HMS Alliance, Britain's only surviving WWII-era submarine, has undergone a full modernisation to turn the old gal into a living museum, ready for the public to run amok in from this Thursday.
Alliance was laid down towards the end of WWII, but wasn't actually completely until 1947. An impressive 281ft long (that's big, for a submarine), she was designed for long-endurance missions in the Pacific. She saw action in the Indonesian Confrontation in the '60s, then served as a training ship during the '70s, before being hauled out the water as a static museum piece in 1981. The past 30-odd years weren't kind, however, and by 2011 Alliance had turned into a rust-bucked dangerously close to falling apart, with a couple hundred pigeons nesting in her bow.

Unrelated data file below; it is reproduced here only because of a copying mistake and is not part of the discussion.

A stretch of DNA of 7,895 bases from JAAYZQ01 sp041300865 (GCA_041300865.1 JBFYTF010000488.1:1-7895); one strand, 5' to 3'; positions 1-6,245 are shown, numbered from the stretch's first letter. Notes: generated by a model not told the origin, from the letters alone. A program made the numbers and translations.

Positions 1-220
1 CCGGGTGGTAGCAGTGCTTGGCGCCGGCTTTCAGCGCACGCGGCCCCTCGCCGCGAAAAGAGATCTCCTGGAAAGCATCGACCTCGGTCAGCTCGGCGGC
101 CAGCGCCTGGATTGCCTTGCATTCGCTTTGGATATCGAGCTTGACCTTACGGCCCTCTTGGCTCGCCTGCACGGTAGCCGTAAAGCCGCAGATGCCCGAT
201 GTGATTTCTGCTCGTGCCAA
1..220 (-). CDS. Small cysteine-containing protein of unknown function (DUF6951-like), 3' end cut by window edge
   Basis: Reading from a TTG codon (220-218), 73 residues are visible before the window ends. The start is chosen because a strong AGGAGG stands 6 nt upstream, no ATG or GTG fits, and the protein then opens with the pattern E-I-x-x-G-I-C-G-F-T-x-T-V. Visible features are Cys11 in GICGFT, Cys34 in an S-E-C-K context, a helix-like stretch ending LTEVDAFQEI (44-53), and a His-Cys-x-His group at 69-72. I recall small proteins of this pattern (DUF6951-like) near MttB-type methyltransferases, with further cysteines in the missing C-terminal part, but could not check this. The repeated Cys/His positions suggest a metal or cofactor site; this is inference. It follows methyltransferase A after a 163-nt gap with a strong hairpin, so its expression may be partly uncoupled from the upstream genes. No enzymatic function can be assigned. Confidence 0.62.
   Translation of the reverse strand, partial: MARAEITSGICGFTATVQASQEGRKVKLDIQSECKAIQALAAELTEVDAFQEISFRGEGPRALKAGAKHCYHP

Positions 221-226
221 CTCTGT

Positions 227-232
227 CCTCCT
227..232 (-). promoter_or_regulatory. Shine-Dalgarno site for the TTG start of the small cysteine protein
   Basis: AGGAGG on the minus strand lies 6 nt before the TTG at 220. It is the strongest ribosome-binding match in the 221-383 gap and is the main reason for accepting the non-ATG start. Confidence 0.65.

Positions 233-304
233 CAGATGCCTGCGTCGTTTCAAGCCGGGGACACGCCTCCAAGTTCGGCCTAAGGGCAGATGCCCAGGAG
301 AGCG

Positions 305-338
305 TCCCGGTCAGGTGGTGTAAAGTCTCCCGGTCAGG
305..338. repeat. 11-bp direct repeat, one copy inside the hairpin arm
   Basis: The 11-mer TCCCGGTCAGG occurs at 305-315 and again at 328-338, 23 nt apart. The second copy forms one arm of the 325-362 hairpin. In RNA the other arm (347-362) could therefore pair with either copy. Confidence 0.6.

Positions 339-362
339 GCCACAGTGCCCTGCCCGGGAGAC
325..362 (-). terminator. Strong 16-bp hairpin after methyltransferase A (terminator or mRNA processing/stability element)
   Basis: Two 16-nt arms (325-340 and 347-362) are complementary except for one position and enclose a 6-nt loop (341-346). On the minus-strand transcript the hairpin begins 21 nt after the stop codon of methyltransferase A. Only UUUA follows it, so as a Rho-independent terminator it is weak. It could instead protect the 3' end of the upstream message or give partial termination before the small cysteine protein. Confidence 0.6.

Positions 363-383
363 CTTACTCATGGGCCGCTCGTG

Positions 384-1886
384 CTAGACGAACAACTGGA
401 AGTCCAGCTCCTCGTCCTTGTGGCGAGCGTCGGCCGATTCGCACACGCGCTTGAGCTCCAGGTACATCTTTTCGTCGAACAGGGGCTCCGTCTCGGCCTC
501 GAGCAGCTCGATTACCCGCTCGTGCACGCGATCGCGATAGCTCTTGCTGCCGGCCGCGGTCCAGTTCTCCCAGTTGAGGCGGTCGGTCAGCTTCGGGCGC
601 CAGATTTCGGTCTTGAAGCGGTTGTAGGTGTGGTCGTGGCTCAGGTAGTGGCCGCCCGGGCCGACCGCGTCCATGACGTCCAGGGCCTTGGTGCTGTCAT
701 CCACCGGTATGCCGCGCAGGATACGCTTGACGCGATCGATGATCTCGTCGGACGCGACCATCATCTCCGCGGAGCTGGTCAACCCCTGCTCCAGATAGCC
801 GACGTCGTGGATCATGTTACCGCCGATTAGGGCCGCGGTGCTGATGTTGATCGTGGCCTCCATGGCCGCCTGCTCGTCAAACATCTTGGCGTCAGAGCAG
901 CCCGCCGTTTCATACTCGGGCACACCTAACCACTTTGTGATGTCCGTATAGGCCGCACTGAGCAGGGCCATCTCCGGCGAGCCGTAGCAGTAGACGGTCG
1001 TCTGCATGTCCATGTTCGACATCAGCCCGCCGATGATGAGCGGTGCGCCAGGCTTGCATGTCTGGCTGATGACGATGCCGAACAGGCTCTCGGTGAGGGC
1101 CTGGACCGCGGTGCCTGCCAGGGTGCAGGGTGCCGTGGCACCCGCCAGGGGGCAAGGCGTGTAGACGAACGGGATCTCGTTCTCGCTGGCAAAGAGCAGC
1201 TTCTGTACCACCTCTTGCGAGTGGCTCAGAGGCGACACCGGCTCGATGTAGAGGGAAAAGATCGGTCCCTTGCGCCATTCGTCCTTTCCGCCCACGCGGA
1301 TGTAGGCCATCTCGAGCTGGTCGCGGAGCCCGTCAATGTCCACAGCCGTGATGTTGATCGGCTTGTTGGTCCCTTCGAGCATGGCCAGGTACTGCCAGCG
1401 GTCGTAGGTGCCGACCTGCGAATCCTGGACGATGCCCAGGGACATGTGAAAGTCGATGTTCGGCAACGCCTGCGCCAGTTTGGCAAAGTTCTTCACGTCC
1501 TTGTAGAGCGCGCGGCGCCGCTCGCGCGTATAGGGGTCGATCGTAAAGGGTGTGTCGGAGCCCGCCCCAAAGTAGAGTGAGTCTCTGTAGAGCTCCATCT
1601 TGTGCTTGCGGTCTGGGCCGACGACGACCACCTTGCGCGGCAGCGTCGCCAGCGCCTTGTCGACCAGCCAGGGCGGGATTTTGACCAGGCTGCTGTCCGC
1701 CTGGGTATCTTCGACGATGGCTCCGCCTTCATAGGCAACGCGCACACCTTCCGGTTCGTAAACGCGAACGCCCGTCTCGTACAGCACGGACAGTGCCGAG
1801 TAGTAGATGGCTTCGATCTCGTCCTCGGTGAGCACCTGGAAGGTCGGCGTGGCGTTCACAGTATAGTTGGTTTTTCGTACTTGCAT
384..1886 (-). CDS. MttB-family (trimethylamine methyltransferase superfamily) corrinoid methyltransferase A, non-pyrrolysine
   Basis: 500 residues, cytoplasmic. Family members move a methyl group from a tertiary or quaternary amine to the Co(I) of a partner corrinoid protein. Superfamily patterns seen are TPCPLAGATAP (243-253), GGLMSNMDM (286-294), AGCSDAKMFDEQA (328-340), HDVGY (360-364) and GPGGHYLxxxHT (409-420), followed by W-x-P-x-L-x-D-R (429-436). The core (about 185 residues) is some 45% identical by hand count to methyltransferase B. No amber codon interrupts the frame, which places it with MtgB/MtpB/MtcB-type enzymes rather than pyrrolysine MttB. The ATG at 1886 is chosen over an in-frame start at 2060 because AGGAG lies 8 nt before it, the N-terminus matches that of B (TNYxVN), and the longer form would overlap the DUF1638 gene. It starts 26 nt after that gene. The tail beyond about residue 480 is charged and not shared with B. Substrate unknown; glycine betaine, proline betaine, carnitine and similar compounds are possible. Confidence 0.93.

After a £7m renovation, though, she's been fitted out as a walkaround museum, a la London's HMS Belfast: outfitted as she was in in the '50s and '60s, members of the public can now pony up £12.50 and get a guided tour of the sub (from former navy submariners, no less), at her berth in Gosport near Portsmouth. No word on whether you get a peek up the periscope or a go on the machine-guns, though. [Mail Online]
Images courtesy The National Museum of the Royal Navy